GENERAL ELECTION: Counting not yet underway at Norfolk South West
Voting is over, counting has yet to begin and there is nothing more anyone can do but wait.
This year’s election is said to be one of the hardest to predict in decades, so it will be an anxious wait for Norfolk’s five south west parliamentary candidates, whose result - at Lynnsport in King’s Lynn - is not expected to be declared until at least 6am.
Environment secretary Liz Truss is hoping to retain her seat for the Tories, but Labour’s Peter Smith, who has campaigned in every General Election since 1970, said he ‘wouldn’t be surprised’ if he won.
“I think anything could happen,” he said. “It’s likely the Tories will win but who knows. Basically, as a realist, I don’t expect to win but I wouldn’t be surprised if I did.”
“If we can’t win here, what I’d like is to make it a marginal,” he added. “It’ll get exciting if we’re looking at the piles and it actually gets quite close.”
This is the second time Mr Smith has contested the seat and, he says, he will not stand again if he does not take it today.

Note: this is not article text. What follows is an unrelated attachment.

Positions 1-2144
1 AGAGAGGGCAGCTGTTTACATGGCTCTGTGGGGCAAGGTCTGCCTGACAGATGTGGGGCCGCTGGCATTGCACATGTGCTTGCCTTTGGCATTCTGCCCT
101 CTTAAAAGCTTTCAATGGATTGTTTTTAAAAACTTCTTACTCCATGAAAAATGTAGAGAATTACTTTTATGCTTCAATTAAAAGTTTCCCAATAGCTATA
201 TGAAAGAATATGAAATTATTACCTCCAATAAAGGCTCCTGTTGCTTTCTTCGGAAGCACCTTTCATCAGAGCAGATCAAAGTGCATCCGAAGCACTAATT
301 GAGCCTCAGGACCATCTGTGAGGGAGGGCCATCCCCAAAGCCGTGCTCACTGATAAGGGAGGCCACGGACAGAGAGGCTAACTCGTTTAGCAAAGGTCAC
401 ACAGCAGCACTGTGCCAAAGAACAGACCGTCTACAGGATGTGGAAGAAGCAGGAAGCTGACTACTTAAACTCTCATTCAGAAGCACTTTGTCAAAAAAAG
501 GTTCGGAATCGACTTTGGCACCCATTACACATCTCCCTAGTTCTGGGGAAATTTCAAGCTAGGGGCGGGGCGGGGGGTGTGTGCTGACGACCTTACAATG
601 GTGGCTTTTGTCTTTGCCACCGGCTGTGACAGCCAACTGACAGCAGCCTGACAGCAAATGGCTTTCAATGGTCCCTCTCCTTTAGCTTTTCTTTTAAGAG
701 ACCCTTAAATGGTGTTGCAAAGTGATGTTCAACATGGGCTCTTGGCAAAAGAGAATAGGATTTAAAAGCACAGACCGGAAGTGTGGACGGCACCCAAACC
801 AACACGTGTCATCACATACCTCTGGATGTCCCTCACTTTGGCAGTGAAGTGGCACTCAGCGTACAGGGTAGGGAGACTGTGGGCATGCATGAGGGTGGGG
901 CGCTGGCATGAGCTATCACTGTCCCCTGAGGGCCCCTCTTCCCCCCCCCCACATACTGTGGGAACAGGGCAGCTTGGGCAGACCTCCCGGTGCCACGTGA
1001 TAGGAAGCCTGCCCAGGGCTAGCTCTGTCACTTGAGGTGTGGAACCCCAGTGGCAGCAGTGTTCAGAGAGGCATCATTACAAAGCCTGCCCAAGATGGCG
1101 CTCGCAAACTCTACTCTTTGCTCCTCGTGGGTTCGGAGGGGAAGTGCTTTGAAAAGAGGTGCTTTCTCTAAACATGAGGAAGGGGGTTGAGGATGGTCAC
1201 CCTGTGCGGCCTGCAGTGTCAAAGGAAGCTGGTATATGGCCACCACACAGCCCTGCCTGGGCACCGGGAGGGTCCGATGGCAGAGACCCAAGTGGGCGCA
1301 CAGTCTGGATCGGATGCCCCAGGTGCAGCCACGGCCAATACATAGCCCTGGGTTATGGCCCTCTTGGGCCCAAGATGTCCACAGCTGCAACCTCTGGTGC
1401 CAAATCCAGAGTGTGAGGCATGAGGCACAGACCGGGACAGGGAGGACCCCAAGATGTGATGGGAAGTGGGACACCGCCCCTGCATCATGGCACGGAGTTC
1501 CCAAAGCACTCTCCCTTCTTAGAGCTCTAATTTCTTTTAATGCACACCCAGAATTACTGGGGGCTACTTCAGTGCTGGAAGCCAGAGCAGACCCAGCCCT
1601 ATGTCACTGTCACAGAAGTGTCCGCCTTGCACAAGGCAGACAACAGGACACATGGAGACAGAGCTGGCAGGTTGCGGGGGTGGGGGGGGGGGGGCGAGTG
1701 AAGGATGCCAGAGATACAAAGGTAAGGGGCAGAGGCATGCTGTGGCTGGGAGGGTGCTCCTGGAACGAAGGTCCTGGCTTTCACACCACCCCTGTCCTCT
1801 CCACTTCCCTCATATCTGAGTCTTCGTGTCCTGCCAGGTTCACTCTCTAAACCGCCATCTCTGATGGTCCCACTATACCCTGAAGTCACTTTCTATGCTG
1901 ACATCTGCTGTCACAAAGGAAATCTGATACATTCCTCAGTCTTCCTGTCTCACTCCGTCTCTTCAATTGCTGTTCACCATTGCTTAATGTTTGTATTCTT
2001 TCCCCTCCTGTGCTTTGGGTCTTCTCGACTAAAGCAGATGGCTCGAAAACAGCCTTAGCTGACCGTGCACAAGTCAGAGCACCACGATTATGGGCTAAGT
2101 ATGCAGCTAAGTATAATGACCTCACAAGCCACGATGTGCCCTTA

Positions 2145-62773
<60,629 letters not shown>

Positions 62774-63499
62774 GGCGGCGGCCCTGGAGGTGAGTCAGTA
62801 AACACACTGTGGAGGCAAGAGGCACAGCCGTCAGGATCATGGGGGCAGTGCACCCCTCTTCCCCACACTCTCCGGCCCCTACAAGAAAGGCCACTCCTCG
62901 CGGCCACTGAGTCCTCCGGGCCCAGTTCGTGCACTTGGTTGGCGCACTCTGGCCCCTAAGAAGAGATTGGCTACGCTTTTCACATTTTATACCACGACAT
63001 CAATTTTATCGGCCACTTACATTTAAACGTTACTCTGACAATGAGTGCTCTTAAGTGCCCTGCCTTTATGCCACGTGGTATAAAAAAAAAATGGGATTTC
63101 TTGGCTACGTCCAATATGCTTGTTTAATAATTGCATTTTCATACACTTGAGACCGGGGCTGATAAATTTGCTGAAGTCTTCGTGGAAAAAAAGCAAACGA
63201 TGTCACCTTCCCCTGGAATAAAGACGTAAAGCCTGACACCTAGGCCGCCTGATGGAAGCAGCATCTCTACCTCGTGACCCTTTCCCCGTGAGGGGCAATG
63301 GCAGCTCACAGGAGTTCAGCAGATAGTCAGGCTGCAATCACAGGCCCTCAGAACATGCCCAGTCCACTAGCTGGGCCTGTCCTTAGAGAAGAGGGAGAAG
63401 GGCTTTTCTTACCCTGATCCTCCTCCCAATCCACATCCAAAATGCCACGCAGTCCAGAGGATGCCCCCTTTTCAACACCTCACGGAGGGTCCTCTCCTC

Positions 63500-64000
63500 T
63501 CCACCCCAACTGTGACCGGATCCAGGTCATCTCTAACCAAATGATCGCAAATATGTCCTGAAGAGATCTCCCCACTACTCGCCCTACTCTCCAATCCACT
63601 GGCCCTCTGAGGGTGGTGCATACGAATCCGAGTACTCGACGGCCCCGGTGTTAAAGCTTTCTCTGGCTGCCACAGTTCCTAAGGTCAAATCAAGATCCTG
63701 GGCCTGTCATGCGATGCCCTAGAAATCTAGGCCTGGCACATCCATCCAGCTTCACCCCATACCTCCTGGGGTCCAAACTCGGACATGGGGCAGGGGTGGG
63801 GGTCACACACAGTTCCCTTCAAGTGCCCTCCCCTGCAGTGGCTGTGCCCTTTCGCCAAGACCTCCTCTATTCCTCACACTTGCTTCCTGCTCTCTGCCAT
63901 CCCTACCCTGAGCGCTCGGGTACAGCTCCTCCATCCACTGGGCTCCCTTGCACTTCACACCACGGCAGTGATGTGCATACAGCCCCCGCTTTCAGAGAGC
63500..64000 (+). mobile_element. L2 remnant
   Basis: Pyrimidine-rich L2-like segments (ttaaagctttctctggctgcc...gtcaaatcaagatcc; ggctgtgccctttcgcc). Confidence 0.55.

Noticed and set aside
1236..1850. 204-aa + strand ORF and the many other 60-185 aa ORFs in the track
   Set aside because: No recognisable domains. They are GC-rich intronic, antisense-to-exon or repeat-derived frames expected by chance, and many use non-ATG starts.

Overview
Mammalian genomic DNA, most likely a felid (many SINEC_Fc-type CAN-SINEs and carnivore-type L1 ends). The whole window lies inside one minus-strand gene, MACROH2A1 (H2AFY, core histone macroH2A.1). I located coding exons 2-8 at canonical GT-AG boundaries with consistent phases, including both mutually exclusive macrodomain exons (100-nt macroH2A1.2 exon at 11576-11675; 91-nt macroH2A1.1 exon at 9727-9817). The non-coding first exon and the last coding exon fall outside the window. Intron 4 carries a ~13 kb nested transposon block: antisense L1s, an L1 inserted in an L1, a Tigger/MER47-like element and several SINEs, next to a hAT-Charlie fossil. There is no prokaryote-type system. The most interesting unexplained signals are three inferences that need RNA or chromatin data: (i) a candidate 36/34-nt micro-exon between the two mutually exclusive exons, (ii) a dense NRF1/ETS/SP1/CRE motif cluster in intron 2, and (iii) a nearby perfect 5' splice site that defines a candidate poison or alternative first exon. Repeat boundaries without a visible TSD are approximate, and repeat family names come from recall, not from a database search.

“I won’t stand again here having stood twice,” he said. “If I can’t win maybe it’s time for somebody else to have a go.”
“It’s difficult because it’s been a staunch Tory seat,” agreed Sandra Walmsley, who is standing for the Green Party.
She said she had been ‘really encouraged’ by the number of people engaging with her party, and by the number of Labour defectors.
“Frankly, we’re the only radical party left, well, on the left. So, I think, with the lack of other radical parties it’s quite important we’re out there and I think it’s really fantastic we’ve managed to pull in so many candidates this time.”
“I’ve enjoyed it,” she added.
UKIP candidate Paul Smyth said he had been encouraged by the ‘constant flow’ of people at polling stations yesterday.
“We know we’ll get more votes than we’ve had before but whether that’s enough to put us in first place we don’t know,” he said.
Returning Officer Nicholas Pratt, the High Sheriff of Norfolk, will be declaring today’s result after having accepted an invitation from Ray Harding, the chief executive of West Norfolk Borough Council.
“I’m very, very delighted to be here, to be part of it. It’s a great honour to be invited to declare not one, but two, results, and I consider it a real highlight of my year to be involved in the count today,” he said.
Dressed in his court uniform - consisting of frock coat, cuffs, while gloves, jabot, rosette, waistcoat, velvet breeches, tights, buckled shoes and ceremonial sword - he joked that he ‘is probably the only man in the building who is armed’.